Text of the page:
You don’t have to be a designer to appreciate the beauty of a thoughtfully made object. But insight from one certainly makes that appreciation more rich. And inversely, makes the disdain for a product done wrong more painful.
So is the story for myself, at least. I had long held an appreciation for a well designed product, but it wasn’t until the summer of 2012 that I fell in love with great design. July of 2012 to be exact. The month that I met Andrew Kim.
I use “met” loosely. Technically, I “met” Andrew’s work on his blog Minimally Minimal (MM). A third-year student at the Art Center College of Design in Pasadena at the time, Andrew uploaded a school project to MM titled “The Next Microsoft”. It was Andrew’s envisioning for a rebrand of the company as a future-looking and almost science fiction version of itself. And it was stunning. It took Andrew only three days to accomplish what Microsoft has yet to achieve — to feel relevant, advanced, and beautiful. The post went viral, and thrust Andrew’s work into the limelight (garnering him an invitation to Microsoft as well as a job offer). In discovering “The Next Microsoft”, I learned about Andrew Kim. And in discovering Kim, I learned about great design.
Born in Seoul and raised in Vancouver, the visual and product designer (who works today at Microsoft on confidential design projects) has had a strong appreciation for aesthetic detail since a young age. “I think my earliest memory of properly designing something was in elementary school when I insisted on creating my own heading layout for my assignments,” says Andrew. This obsessive attention to detail has followed Kim through his young but promising design career, and is demonstrated most intimately (and publicly) on Minimally Minimal, where Andrew shares his thoughts, showcases his work, and writes product reviews.
And it is these product reviews (or perhaps, “dissections”) that helped me truly appreciate design. In reading through Andrew’s thorough analysis of a given product’s every curve, shape, material, and finish, I began looking more closely at the items around me. I now notice (and am thus bothered by) imperfections in a product’s design or construction: a slightly crooked stitch line, a cheaply built component, or an ill-placed pocket. They are obsessive details to some, but it is these details that ultimately elevate a product from good to great.
“For me, detail is everything,” says Andrew. “Details define a product and signify the care and consideration that have gone into it. They are things that most people may not notice, but when these seemingly frivolous elements come together, they paint a bigger picture that anyone can appreciate. Small things like the quality of an aluminum finish or a small graphical treatment bring life to a product for me. It’s what keeps me fascinated in the art of design.”
To showcase such art of design, Andrew has assembled eight of his favorite design details for Classfare. Read on for images of, and his thoughts on, those special details that make his favorite products come alive.
“When I was in middle school, I purchased an iPod mini, and it became immediately obvious that it was a special object. The solid extruded aluminum shell was unlike anything I had ever seen, and I found it so intriguing that I took it apart after just a few weeks of use. The tube-like form is the perfect balance of design purity, functionality, and manufacturing process. This was the moment that opened my eyes to the way products are made, and how careful attention to detail translates to a well-conceived product.”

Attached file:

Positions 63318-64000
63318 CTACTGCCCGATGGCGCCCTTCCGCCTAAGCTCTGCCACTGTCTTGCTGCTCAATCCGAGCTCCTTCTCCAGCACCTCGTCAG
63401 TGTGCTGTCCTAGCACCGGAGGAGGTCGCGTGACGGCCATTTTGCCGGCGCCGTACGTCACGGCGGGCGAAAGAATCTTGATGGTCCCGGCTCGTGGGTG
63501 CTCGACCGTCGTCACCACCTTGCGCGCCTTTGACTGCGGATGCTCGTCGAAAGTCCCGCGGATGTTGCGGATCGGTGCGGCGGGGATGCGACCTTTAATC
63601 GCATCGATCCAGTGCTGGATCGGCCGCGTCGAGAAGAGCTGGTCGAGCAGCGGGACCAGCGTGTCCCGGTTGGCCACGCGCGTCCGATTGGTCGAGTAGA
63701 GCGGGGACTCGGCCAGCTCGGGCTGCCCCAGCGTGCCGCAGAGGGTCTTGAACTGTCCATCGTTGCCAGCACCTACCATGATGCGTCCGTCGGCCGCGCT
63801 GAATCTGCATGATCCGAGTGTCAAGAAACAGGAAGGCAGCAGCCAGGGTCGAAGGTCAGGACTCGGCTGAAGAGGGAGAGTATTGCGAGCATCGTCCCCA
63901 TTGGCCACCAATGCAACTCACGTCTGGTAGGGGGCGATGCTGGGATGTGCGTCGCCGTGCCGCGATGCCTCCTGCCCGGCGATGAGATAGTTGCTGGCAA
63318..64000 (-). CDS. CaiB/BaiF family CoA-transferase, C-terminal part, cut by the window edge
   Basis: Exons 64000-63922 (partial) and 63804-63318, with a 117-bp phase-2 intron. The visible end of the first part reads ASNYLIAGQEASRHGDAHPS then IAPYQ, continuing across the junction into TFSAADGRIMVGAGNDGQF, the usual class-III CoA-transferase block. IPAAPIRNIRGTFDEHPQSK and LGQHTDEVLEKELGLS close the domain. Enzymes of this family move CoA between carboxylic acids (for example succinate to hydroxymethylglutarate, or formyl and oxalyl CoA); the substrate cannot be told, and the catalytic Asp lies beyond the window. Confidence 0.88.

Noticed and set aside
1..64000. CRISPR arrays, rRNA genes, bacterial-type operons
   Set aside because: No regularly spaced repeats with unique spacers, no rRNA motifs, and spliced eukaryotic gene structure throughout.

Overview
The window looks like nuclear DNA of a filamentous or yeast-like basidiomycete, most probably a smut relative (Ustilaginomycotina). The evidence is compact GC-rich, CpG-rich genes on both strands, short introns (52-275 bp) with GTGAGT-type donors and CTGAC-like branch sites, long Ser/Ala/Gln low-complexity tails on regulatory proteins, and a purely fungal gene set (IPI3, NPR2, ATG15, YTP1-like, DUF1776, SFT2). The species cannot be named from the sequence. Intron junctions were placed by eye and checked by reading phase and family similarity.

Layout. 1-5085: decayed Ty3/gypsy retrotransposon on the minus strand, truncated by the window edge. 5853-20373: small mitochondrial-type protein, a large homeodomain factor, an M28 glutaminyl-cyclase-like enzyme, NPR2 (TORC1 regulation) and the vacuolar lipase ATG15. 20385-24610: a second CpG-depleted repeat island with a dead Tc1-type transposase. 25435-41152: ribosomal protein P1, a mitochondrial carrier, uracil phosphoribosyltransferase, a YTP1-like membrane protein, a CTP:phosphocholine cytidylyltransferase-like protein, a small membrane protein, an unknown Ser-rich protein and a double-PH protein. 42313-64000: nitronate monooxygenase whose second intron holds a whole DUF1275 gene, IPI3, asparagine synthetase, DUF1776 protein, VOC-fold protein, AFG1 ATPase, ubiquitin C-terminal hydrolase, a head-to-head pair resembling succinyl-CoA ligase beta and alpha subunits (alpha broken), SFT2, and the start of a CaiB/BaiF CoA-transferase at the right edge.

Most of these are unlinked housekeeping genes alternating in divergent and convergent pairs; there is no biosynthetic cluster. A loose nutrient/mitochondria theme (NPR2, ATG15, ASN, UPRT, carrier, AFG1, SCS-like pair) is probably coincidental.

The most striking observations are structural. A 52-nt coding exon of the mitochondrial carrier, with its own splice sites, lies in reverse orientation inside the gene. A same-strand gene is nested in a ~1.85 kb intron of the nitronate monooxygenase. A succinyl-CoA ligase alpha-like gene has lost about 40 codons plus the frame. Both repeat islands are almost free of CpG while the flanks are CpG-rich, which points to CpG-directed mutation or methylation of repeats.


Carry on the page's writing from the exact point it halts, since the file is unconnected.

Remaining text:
“In June, Leica surprised everyone with a completely new camera: the Leica Q. It’s everything we dreamed Leica would make: a compact street camera with a fast autofocus lens, full-frame sensor, and built-in viewfinder. One of the great features of the Leica Q is the ability to switch into a macro mode. This is done using a macro ring, which physically slides the hyperlocal distance meter into a dedicated macro distance meter. It’s marvelously engineered and so German. It’s completely unnecessary, but it’s this kind of attention to detail that makes Leica stand out.”
“The SK55 has always been one of my favorite design pieces and in my opinion, is the most crucial product to Braun’s history. Personally, I’ve always been drawn by the red dot on the radio frequency dial. The dot’s color also correlates with the indicator needle, an effort to help the user make the functional connection.”
“I bought a bottle of lotion out of pure curiosity on a business trip and have been using/recommending Muji skincare products ever since. Designed by Kenya Hara, Muji packaging has delicate, honest typography that I adore. It communicates simply and is also beautifully minimal in appearance.”
“The Hiroshima chair has one of the smoothest, most elegant finishes of wood I’ve seen. Whenever I come across one, I take a moment to sit down and rub my hands across the wood.”
“What I find really clever about Haerfest backpacks is the ring and stud strap system. It’s an immensely witty design that transforms a singular strap into both the hand and shoulder straps. This is the type of clever simplicity that I really love to see in a product.”
B&O BeoPlay H8
“Being a B&O product, attractive design is a necessity. The H8s are no exception and are probably the best looking bluetooth headphones on the market today. B&O is the only company that mass-produces products with touch over a metal surface — gestures and all. The subtle spin finish is one of the nicest I’ve come across as well.”
“If there’s any product that I can call my favorite piece of design, this is it. I love Ikepod’s futuristic aesthetic, and the circular, off-center movement window on the back of the Megapode is one of my favorite details.”